T he editors of this zine have a laudable purpose: creating a detailed background for Princess Leia. It seems that, with this ‘prologue,’ a good start has been made; it remains to be seen whether future stories will continue credibly toward that goal. After the editorial, there is a rather unusual piece by ‘Kivarine,’ who claims to be an off-worlder who does research work for the Rigon High First Councilor. In her forays to the Nexus Information Service Library, Kivarine has stumble across tapes which carry the story of a certain planet’s royal family. The history recorded on these tapes bear an amazing resemblance to a certain popular SF/fantasy movie on a backwater planet called Earth… Okay. Next comes ‘Fragments,’ short poems by J.A. Slayton and art by Judith Low. The poems didn’t do much for me but then, what do I know about poetry? However, the art is excellent. This same compliment can be applied to the portraits of Leia’s family, which appear farther along in this zine. Ms. Low should illo more for other zines, because of what I’ve seen of her work so far is very competent indeed. ‘Trust Your Feelings’ by Low is a vignette that doesn’t see to have a purpose other than to introduce the projected Leia series. Luke talks with Leis, following the Death Star battle, and she tells him more about herself and her family. ‘Faces,’ again by Low, is an outstanding poem on Leia’s feelings about the important of the Alliance to her and the sacrifices to her Cause of those individuals she holds dear. The rhymes are unforced, it scans smoothly… in general, I would say that Judith seems much more at home as a poet than as a fiction writer. ‘The Hunt part one’ by J.A. Stayton is a pre-SW story which serves to launch the Leia series. Leia and her uncle, Senator Kyril Organa, run into political intrigue and physical danger at the Imperial capital. The situation is not resolved in this story, as I assume it will be continued in a future issue of ‘The Princess Tapes.’ On the whole, it’s a bit early yet to tell if this Leia-universe will rank with other well-known SW fan universe. I’m cautiously optimistic, though. My major recommendation to the editor is that they get an objective outsider to edit their stories for grammar glitches, minor characterization inconsistencies, and plotting flaws. These are not major problems in this zine, but they could be in longer, more complex stories. It should be interesting to see how future editions of ‘The Princess Tapes’ develop.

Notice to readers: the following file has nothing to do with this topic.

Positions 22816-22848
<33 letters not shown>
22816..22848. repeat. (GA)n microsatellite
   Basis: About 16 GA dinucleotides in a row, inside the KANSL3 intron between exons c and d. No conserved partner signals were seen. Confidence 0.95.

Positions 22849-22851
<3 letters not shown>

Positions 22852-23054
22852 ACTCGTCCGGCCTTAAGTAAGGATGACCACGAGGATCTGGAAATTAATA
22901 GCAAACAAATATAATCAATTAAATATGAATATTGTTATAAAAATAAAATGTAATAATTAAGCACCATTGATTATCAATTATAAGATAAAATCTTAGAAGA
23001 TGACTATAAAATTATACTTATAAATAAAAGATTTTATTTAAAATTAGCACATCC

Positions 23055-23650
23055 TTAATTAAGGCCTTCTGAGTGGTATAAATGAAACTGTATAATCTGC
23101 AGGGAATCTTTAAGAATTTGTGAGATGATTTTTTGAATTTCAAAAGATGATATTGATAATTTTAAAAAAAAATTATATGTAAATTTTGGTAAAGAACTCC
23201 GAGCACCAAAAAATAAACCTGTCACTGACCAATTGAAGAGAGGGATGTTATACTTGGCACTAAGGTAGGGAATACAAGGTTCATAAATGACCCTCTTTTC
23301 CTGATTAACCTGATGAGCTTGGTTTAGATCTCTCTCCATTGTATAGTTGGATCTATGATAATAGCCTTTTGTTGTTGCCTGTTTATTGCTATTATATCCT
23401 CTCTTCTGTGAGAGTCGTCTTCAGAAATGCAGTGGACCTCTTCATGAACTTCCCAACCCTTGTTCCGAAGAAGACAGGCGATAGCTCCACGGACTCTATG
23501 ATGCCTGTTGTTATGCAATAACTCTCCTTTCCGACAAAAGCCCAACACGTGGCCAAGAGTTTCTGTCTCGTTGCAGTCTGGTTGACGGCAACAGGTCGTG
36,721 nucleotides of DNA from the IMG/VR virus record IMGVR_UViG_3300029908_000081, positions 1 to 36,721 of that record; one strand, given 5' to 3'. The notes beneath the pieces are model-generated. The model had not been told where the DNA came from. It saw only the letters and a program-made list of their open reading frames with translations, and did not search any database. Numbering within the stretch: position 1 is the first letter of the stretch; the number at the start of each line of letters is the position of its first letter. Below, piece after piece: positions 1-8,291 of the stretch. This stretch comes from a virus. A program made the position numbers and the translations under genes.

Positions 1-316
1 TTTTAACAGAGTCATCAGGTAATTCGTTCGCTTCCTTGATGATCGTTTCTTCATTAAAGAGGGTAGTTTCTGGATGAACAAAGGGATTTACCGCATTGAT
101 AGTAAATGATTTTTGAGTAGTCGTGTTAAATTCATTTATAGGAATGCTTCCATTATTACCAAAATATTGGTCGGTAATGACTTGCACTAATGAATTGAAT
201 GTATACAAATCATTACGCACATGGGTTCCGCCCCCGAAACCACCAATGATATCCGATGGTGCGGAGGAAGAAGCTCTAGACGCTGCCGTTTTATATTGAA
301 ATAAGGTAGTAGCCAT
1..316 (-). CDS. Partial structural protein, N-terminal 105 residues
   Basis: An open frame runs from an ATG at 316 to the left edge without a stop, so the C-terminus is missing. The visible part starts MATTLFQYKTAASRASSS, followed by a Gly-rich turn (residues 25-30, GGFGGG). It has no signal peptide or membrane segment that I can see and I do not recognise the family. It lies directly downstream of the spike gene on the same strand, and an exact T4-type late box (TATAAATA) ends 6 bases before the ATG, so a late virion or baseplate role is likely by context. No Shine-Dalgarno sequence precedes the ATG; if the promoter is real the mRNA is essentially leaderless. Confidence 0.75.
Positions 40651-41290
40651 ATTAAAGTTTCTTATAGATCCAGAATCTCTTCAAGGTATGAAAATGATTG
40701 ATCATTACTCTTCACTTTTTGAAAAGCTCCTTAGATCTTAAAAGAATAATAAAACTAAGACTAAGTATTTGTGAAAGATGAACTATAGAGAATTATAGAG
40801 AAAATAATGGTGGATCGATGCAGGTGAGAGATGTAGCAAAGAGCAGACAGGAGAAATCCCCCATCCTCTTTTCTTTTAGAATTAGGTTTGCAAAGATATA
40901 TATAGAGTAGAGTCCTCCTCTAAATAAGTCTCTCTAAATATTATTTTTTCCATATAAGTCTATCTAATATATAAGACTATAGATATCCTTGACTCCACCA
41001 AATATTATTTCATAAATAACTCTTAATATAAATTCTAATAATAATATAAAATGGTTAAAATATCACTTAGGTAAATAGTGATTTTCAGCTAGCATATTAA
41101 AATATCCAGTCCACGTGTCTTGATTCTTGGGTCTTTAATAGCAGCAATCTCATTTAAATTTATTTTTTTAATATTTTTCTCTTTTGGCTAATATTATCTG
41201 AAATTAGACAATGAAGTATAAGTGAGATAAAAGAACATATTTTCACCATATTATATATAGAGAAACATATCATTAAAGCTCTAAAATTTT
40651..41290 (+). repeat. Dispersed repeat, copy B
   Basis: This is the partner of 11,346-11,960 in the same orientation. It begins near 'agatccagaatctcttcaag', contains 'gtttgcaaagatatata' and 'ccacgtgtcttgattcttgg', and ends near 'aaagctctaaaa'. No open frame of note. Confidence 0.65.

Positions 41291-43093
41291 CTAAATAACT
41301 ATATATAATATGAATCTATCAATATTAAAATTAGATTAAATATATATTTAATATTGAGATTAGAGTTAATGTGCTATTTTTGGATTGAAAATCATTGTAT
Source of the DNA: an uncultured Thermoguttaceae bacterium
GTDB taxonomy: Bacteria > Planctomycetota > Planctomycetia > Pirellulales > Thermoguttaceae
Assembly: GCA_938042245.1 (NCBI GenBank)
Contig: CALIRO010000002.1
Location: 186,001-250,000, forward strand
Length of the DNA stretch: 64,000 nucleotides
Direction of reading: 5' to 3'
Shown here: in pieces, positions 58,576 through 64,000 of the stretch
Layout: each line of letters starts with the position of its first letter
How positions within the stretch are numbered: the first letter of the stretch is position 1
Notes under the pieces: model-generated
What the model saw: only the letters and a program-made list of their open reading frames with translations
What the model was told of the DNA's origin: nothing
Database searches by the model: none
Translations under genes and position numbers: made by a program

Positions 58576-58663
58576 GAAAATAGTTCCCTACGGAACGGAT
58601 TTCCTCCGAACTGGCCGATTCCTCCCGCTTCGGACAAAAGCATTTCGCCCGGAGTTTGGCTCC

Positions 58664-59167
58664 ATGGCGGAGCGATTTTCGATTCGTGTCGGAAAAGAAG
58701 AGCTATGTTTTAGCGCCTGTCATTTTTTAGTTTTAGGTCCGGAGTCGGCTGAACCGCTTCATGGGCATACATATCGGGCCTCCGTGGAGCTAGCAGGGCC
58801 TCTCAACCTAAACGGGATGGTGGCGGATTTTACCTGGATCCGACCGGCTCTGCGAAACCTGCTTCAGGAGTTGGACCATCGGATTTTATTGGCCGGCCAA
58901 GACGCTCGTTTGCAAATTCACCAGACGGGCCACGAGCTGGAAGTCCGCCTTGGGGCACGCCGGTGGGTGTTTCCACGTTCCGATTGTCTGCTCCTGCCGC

The second issue was published in 1982 (another edition in 1984), printed by offset, stapled, and contains 134 pages. Art by J. A. Low, Rebecca Walker, Pat O'Neill, Wanda Lybarger, Cathye Faraci, Karen River, Teanna Byerts, Amy Falkowitz, Leah Rosenthal, Carrie Rowles, Signe Landon, Angela-Marie Varesano, Connie Faddis, and Gordon Carleton.Summary:
It contains 5 stories including 3 pre-SW tales from Leia's background, 3 articles, two poems, two art portfolios, our infamous 'unclassifieds', and much more. ....also features a color cover by Connie Faddis." The cover has been described as: ....Leia as 'The Other' ... Absolutely glorious composition and color. Leia wears a gown of white feathers and holds a yin/yang in one hand, a lightsaber in the other. At the foot of the drawing are a snarling panther writhing in the coils of a snake with a skull's head. A wise Yoda and the crescent of the Alliance are in the moodily verdant green background. 
- "In Search of a Princess" by R. M. Meluch 4 pages
- "The Outing" by J. A. Low 13 pages
- "Soliloquy" by Juleia 1 page
- "Family Album" by J. A. Low
- "The Hunt, Part Two" by J. A. Stayton and J. A. Low 7 pages
- "The Phoenix, the Tiger and the Dragon" by Mao An-lo
- "Triptych: Part One - The Audience" by J. A. Low 7 pages
- "A Tainted Memory" by Janice R. Stuart 7 pages
- "The Song of the Light Saber" by Juleia
- "Strong in the Broken Places" by J. A. Low 13 pages
- "Appendix to the Alliance Manual on Ground Force Operations" by Mark Walton
Reactions and Reviews: Issue 2